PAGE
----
Get In My Belly: 🍁🍁🍁🍁🍁🍁🍁 7/10
You officially know it’s autumn when the leaves on the trees turn fifty shades of fall – from brown to red, and every colour in between.
Yet whilst most countries witness the changing colour of leaves and merely admire or sweep them away, people in Japan are turning the fallen leaves into a snack called momiji tempura.
View this post on Instagram
Nice hikking today at Urabandai ( Fukushima ) with beautiful momiji #裏磐梯 #福島 #東北 #日本の秋 #オドレの秋 #japan #japon #automne #automn #秋 #vacation #holiday #pictureoftheday #picoftheday #photooftheday #dayoff #instajapan #voyageursdumonde #japanese #instajapan #japanlovers #japanesescenery #vacances #椛 #momiji #winteriscoming #Fukushima #urabandai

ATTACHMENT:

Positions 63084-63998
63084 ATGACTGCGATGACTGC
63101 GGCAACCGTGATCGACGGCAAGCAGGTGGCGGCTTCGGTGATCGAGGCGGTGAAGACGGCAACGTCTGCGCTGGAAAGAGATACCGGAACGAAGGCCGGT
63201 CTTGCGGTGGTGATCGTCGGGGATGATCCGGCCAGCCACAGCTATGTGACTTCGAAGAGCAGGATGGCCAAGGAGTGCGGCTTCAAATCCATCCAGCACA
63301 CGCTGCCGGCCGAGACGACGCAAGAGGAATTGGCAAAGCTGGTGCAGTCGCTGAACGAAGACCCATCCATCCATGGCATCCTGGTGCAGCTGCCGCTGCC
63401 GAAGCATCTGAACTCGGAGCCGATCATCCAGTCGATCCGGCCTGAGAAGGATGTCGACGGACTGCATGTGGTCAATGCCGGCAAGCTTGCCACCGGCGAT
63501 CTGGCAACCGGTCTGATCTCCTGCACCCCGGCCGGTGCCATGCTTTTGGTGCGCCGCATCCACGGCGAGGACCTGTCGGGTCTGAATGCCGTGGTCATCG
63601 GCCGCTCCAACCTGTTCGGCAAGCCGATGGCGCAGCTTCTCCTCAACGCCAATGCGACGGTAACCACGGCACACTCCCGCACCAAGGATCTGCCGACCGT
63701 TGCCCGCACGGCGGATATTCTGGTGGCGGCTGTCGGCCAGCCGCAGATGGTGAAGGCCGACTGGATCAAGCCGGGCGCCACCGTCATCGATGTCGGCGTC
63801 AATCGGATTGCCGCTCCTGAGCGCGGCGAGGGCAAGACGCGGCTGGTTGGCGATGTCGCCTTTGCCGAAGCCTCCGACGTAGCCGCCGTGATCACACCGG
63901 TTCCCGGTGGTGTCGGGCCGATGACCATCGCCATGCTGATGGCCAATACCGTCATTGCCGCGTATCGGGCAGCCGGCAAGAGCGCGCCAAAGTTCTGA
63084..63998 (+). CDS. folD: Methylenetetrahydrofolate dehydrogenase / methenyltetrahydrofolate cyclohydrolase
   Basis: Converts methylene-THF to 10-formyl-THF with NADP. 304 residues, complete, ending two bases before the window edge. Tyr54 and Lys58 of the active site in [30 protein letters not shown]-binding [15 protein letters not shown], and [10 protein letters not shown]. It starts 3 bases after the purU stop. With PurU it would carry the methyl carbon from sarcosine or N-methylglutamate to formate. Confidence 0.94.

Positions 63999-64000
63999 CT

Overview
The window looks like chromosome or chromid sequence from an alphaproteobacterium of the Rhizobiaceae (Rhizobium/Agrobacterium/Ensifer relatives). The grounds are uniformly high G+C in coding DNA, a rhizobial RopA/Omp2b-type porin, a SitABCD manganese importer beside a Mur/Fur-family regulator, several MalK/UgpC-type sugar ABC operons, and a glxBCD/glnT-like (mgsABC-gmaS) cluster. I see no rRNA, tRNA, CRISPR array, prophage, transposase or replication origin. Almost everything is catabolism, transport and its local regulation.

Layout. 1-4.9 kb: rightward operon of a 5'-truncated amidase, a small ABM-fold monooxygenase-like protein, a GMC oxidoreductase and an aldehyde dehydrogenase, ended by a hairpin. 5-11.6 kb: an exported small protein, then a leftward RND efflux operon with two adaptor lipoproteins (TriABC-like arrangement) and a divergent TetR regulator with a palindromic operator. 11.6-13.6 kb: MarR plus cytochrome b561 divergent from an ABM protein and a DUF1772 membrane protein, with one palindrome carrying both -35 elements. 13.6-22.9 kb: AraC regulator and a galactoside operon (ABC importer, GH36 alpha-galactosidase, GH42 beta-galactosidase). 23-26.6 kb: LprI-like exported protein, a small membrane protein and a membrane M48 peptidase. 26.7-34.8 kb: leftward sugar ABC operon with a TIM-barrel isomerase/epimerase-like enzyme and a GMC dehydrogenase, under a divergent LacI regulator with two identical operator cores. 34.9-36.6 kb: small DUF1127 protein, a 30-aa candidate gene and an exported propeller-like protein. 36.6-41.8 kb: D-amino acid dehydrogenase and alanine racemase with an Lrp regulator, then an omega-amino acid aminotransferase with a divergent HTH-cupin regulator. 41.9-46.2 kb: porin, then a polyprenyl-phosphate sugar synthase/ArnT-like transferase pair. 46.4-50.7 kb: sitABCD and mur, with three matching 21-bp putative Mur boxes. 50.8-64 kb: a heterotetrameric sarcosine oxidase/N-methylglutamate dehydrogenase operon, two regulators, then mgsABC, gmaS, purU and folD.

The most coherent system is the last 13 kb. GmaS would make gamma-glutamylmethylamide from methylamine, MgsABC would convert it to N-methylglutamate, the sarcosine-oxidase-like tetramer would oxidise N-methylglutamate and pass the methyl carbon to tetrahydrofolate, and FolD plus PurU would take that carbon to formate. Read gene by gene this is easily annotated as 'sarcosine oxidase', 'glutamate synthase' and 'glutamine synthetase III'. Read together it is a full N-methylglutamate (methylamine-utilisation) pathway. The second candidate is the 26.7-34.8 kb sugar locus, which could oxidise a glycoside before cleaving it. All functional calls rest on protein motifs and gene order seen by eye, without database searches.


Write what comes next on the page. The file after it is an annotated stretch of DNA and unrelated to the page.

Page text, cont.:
Where in the spring the Japanese people get together to enjoy the beauty of the cherry blossom trees, in the autumn they get together to enjoy the beauty of the maple leaves of Northern Japan.
Enjoy to look at, and enjoy to fry up and eat.
Momiji tempura consists of maple leaves that have been turned into a crunchy snack. Made up of a maple leaf dipped in hot oil to fry, and coated with sesame of sugar, the autumnal sweet treat is a special seasonal staple. The leaves collected in the autumn are collected and stored in a salt vessel for one year, and once fermented, taken out to fry in the sweet tempura dough. The leaves themselves are relatively tasteless, so the taste depends largely on the tempura batter and seasoning.
Momiji tempura has its origins in the Kansai region, with many roadside stalls selling the snacks to passersby. Becoming somewhat a tourist attraction, the momiji tempura is also sold packed as souvenirs for visitors to take back home.
It’s a gorgeous way to celebrate the season, and a delicious way to give fallen autumn leaves a second life.
Cr: Otowa Wedding
Crunchy and totally Instagrammable, what do you think of the warm orange snack from Japan?